There are two reasons why this is happening.
First, as I just said, if people believe that this is the start of a future utopia, then it makes sense to be rushing towards it as fast as possible. But, as I have argued, not only is this not a given, it may not even be likely. And paradoxically, rushing into it, may make it less likely rather than more.
Second there is the inertia of the status quo, which has had a bias towards “progress” for decades if not centuries, a belief that there is no level at which progress becomes bad and faster progress is always better than slower progress.
This metaphor of the current era as a ship engaged in risky and rapid (cultural) exploration was the primary thing I wanted to pass along from the article, but Hanson does tie it into the culture war (as you might imagine) and gives the usual plea for more reasonable debate:
The most common framing today for such issues is one of cultural war. You ask yourself which side feels right to you, commiserate with your moral allies, then puff yourself up with righteous indignation against those who see things differently, and go to war with them. But we might do better to frame these as reasonable debates on how much to risk as we explore culture space.
That said, the solution is much more difficult than just turning up the “reasonable debate” knob. People always offer up reasonable debate as a potential solution to this problem. It does seem eminently sensible; things would probably go better if there was more talking and less war. I have certainly also advocated for this position, particularly in preference to Godzilla trudging back and forth. But I have also pointed out that there were decades of reasonable debates before the current crisis and yet it had very little effect on the speed of cultural exploration.
The problem we’re facing is not that we need to have more debates or that the debates need to be more reasonable (though neither would hurt). The problem is that our policies don’t do a very good job of reflecting the uncertainty we are (or at least should be) experiencing as we explore new cultural territory.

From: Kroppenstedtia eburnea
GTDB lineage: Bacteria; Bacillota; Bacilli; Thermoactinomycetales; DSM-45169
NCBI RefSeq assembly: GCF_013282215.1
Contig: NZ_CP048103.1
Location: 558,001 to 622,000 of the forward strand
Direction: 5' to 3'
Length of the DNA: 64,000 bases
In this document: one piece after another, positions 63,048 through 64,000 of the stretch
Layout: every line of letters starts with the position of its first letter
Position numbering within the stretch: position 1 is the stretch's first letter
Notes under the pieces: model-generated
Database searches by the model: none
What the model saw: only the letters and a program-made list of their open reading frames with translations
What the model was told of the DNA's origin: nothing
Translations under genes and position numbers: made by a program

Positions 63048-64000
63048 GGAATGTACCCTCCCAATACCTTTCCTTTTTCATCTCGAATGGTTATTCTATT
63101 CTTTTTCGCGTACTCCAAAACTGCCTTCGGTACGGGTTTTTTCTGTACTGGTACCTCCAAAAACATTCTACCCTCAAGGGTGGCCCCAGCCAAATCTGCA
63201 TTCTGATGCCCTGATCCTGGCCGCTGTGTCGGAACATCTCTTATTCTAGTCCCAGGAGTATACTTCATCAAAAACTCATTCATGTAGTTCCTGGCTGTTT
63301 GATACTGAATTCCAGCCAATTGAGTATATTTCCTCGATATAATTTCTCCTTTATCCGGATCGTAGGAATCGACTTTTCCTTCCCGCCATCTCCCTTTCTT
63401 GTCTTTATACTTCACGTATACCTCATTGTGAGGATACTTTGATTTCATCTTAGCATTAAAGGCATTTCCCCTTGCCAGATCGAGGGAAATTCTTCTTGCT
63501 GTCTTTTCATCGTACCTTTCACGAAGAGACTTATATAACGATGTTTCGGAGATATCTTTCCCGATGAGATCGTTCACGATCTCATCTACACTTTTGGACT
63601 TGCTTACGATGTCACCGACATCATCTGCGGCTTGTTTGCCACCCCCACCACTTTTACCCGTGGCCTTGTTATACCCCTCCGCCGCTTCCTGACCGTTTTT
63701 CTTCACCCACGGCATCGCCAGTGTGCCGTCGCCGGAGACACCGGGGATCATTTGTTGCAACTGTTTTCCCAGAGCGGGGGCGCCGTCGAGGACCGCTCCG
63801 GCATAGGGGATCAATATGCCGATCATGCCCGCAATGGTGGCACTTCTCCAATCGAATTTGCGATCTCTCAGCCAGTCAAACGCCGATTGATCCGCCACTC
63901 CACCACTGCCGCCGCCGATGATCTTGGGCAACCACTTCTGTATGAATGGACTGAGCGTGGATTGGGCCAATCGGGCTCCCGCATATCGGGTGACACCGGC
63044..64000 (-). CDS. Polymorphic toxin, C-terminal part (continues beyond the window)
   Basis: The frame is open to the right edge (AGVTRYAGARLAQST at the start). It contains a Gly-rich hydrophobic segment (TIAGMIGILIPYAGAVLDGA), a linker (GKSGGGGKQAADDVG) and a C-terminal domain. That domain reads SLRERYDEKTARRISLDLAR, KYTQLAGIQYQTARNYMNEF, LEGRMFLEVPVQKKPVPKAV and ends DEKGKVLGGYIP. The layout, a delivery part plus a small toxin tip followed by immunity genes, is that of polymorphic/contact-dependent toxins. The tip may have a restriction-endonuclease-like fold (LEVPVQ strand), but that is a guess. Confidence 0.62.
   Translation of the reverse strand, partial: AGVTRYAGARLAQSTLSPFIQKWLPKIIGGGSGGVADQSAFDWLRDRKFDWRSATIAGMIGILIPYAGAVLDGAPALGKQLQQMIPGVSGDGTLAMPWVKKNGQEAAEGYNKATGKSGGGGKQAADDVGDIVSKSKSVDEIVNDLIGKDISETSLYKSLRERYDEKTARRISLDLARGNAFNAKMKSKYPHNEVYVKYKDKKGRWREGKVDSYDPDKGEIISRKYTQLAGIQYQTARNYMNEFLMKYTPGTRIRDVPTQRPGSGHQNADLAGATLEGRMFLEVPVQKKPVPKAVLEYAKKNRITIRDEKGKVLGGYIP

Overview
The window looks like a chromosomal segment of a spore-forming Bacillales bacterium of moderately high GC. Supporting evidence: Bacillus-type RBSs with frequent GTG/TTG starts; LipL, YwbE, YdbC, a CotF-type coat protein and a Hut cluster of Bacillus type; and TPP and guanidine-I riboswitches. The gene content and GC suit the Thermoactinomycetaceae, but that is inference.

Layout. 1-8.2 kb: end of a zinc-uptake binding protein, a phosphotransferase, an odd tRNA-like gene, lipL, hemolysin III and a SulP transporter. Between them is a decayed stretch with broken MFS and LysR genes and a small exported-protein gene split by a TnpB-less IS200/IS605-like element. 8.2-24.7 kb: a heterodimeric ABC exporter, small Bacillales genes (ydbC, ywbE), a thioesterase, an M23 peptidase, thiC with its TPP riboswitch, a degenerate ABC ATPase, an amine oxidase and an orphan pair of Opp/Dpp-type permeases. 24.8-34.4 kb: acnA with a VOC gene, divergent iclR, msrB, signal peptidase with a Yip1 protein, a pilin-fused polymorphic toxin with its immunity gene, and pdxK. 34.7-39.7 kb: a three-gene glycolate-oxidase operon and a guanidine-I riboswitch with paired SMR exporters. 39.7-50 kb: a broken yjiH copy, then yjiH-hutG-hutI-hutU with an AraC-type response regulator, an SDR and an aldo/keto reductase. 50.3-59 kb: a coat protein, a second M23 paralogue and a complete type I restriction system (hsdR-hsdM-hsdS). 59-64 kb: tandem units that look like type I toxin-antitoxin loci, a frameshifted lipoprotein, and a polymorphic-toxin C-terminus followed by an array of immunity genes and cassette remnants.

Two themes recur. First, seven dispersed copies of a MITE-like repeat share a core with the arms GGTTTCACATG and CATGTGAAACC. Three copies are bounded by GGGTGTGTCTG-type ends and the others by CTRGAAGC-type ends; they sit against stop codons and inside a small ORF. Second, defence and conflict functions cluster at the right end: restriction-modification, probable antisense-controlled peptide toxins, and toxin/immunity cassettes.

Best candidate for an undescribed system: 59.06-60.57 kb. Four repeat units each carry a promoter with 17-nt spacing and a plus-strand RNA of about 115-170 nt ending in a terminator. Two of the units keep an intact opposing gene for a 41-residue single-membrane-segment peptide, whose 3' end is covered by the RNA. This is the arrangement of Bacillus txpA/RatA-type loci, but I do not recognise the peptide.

I have definitely covered many areas where we should be less certain than we are. This is well covered territory. But perhaps framing it as the idea of risky exploration, or of a unique era calling for unique caution makes it clear to some people in a way that previous explanations didn’t. And, once we realize that humanity is engaged in cultural exploration we can go on to realize that this exploration is proceeding at a faster rate than ever.
What does the future hold? How will this era be viewed a thousand years from now? I don’t know, but I think the next few decades could be very consequential to that future view. The old maps used to mark unexplored areas of the world with pictures of legendary creatures: sea serpents and the like. Here be dragons, as they say. As it turns out there weren’t any dragons, but as we explore the space of culture, we may find out that this time, there are.
Some additional thoughts in 2023:
I had forgotten the metaphor of progress as the exploration of cultural space. This is surprising because it’s a rather good one. As it turns out we’re not just exploring the newly discovered territories of massive social connection, gender self-identification, and unlimited, trivially accessible, hardcore porn we’re building houses there. It would be one thing if some brave volunteer wanted to explore these places and then come back and report, it’s quite another for everyone to immediately pack up and move there…